By Laura Shunk
By Hannah Palmer Egan
By Zachary Feldman
By Tara Mahadevan
By Fork in the Road
By Zachary Feldman
By Hannah Palmer Egan
By Laura Shunk
It may sound unlikely, but the best mofongo I ever had was at a place where the server's opening spiel lasted at least five minutes and included the phrase: "Our cocktails are tapas-style." Thankfully, the mofongo was so good that it made up for the small annoyances of a night at Macondo. The starchy ball of garlicky, roughly mashed green plantains sat in a pool of garlic cream sauce, strewn with very large, very crispy batons of fried pork belly.
I had e-mailed a friend to see if she wanted to eat with me at Macondo. Into my in-box pinged her reply: "Do they serve magical-realist food?" Ba-dum-bum. Yes, the restaurant is named after the village in One Hundred Years of Solitude, as the waiter will be sure to tell you as soon as you sit down. Among the other tidbits you will learn from your server before you've even had a chance to look at the menu: The food is tapas-style (and so are the cocktails) because "we want everyone to taste everything." Not only that, but the food you are about to enjoy is "estilo libre Latino"—freestyle Latino cuisine, drawn from all over the Spanish-speaking world. After you've nodded politely for a few minutes—and just when you think the lesson might be over—the server will gesture to the menu and say: "Let's go over a few things."
Going over the menu is actually necessary here, because a good portion of the items listed are not available, including some of the most interesting-sounding ones, like pan-roasted liver with figs or chimichurri and conch in garlic sauce.
157 E. Houston
New York, NY 10002
Region: Lower East Side
I don't mean to pick on the waitstaff, because I'm sure they've been instructed to pontificate. And though I cringe at hearing that opening line—"Have you dined with us before?"—at any restaurant, it seems especially out of place Macondo, which specializes in gussied-up Latin street food and is meant to be a casual and fun place to eat.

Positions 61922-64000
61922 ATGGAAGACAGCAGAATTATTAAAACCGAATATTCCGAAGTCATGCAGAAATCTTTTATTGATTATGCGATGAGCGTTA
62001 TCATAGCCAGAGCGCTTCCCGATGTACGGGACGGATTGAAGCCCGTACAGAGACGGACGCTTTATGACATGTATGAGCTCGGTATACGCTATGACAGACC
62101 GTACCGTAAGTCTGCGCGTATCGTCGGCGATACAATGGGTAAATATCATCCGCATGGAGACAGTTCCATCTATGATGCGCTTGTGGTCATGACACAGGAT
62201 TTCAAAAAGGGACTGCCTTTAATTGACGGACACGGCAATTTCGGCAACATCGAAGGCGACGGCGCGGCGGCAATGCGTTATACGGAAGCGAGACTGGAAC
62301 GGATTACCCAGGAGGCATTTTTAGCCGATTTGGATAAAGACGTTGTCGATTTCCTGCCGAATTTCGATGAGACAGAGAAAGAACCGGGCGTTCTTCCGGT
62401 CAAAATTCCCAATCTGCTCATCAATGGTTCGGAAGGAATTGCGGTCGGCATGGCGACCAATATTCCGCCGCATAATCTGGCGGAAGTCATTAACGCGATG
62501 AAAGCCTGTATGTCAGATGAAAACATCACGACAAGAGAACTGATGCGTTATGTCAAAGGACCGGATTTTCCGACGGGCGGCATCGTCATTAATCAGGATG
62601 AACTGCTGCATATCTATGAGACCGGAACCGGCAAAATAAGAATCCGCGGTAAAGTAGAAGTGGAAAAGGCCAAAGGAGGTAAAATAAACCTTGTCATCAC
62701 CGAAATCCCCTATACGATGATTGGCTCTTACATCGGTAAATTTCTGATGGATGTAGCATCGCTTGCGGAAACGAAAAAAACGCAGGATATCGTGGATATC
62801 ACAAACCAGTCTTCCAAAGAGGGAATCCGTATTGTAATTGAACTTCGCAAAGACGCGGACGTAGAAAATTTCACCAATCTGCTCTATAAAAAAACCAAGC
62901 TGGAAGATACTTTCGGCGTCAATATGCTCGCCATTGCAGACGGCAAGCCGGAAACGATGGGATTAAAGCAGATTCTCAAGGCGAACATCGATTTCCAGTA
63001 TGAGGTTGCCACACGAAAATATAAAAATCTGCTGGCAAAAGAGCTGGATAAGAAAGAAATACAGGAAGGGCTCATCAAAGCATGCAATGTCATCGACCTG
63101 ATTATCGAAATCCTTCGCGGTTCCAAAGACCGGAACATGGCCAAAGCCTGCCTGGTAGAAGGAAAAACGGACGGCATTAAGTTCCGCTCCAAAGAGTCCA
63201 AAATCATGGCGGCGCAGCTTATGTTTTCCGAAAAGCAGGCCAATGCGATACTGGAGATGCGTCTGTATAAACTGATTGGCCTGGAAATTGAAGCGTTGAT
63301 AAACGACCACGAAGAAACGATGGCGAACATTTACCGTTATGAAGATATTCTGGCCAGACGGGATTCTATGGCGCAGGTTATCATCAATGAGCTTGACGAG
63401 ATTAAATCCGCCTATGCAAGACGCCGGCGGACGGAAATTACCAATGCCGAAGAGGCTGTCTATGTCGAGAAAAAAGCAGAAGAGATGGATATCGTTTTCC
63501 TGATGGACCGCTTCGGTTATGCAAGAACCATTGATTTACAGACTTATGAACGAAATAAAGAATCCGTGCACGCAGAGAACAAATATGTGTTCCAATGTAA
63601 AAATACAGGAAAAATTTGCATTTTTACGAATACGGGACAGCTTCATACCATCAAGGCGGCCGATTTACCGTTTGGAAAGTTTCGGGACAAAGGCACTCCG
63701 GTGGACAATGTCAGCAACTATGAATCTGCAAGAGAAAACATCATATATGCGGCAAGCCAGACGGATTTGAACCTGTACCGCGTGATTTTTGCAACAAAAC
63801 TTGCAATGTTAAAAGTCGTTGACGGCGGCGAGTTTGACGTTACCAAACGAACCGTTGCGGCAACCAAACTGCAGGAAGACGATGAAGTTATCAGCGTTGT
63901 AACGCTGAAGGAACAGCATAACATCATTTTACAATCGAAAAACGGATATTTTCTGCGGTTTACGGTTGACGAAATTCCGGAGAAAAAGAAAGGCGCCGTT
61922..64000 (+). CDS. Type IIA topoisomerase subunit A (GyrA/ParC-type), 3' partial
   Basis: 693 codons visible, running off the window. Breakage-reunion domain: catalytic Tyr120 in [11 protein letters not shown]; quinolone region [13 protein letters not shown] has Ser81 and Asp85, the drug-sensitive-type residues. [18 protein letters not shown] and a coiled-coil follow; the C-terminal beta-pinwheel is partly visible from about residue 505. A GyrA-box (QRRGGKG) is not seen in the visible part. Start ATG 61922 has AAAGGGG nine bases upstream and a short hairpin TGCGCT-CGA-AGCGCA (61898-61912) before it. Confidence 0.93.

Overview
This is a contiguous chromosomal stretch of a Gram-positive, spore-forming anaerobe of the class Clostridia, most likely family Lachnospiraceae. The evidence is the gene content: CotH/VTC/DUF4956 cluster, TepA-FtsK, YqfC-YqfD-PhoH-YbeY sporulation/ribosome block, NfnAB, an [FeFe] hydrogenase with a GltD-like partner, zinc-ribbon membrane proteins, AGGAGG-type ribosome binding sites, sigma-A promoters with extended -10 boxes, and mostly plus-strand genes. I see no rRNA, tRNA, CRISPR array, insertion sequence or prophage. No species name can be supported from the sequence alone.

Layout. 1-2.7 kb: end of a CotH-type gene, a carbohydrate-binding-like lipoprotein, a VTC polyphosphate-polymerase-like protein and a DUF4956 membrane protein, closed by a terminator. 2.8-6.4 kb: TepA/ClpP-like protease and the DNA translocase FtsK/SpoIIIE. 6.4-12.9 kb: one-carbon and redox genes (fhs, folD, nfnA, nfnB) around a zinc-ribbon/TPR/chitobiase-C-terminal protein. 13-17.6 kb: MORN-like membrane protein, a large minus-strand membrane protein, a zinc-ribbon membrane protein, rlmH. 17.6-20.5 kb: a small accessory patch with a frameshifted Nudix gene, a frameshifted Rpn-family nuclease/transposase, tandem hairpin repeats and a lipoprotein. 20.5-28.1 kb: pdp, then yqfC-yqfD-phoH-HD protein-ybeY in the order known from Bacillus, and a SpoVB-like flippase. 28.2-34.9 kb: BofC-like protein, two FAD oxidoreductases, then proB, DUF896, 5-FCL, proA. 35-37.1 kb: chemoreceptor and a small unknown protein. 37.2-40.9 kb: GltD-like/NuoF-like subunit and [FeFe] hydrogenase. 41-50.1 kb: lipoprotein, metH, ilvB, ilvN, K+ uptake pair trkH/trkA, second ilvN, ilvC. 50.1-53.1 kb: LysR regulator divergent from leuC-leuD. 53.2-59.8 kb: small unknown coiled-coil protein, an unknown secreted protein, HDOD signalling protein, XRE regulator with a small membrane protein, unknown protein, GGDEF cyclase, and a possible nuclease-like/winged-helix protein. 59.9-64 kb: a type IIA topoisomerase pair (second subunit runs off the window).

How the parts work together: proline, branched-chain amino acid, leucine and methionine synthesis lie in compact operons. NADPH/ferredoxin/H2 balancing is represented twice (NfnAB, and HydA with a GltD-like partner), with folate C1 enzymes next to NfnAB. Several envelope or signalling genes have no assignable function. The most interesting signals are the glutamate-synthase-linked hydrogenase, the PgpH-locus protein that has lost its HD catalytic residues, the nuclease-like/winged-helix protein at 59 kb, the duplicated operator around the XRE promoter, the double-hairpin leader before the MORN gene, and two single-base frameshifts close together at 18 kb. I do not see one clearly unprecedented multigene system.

The menu, by chef Máximo Tejada (also of Rayuela), is divided into categories like empanadas, ceviches, arepas, croquetas, and tacos, with everything else under catch-all headings like "to start" and "a little more." There's a long bar with seating on one side, and an open kitchen and juicing/bartending station on the other. One end of the bar extends out of the restaurant onto the street, which means you can perch on one of the four sidewalk stools, just like you might at a real taco stand. The cabana-like design—with rope netting strung from the ceiling and cradling pineapples and coconuts—flirts with kitsch, but winningly so.
Tejada is at his best when he's working with rich, unctuous flavors. The mofongo is wonderfully over the top—the sort of thing that might kill you, though it will have been worth it. Another successful exercise in richness involves a tiny skillet of truffled polenta enriched with Manchego cheese, capped with a fried egg, and scattered with crisped rounds of chorizo.
We gobbled the shrimp and chorizo croquetas—deep-fried, crunchy nuggets that ooze with a pink, smoky filling. They're served with dollops of sea-foam-green poblano allioli, the Spanish version of garlicky mayonnaise.
The allioli, in fact, is everywhere, flavored by turns with citrus and rocoto chilies, amarillo chilies, and cilantro. The creamy sauce is Macondo's go-to accompaniment, but in the 13 I dishes sampled, I never once came across a classic, taquería-style salsa—or, for that matter, any salsa at all. Macondo is overflowing with richness, but it's missing those bright and zingy notes.
That becomes especially obvious when you order tacos, which are filled with unorthodox gobs of sour cream and queso fresco. The only lighter, acidic flavors you'll encounter are supplied by the diced tomatoes, onions, and jalapeños, which are scattered meagerly and inexplicably across the outsides of the tortillas. At any good taco truck, you'd get chopped onions and cilantro in the taco and pour on the salsa of your choice. Why mess with a proven formula?
Macondo's lamb-barbacoa tacos sneak by on the strength of their luscious, gamey shreds of lamb. But the simpler shrimp tacos are dry and obviously missing something. In the ceviche, the shrimp are again smallish and dry, this time smothered in a tomato sauce that reminds me (though not entirely unpleasantly) of spicy ketchup. But the oyster "afrodisiaco" ceviche was something of a disaster. (When we ordered it, our ever-loquacious server grinned and said with a leer: "Oooh, it's that kind of a night, is it, ladies?" Er, no. ) It turned out to be three bluepoint oysters rather than the six stipulated on the menu; nor were the promised mango and crispy bacon anywhere in evidence. Instead, that trio of oysters was afloat in a pool of more allioli, this time flavored with aji amarillo chilies. (They did, however, manage to charge us the ceviche's correct price—$12.)
The more assertive seafood—like bacalao (salt cod)—is put to better use, such as getting mixed with cream and potatoes and stuffed into bright-red, sweet piquillo peppers. The briny fish is also shredded, mixed with tomato, and used as an arepa topper. The whole pile—arepa, sauce, and bacalao—is crowned with yet another fried egg with a lovely, soft yolk that pools into the bacalao when cut.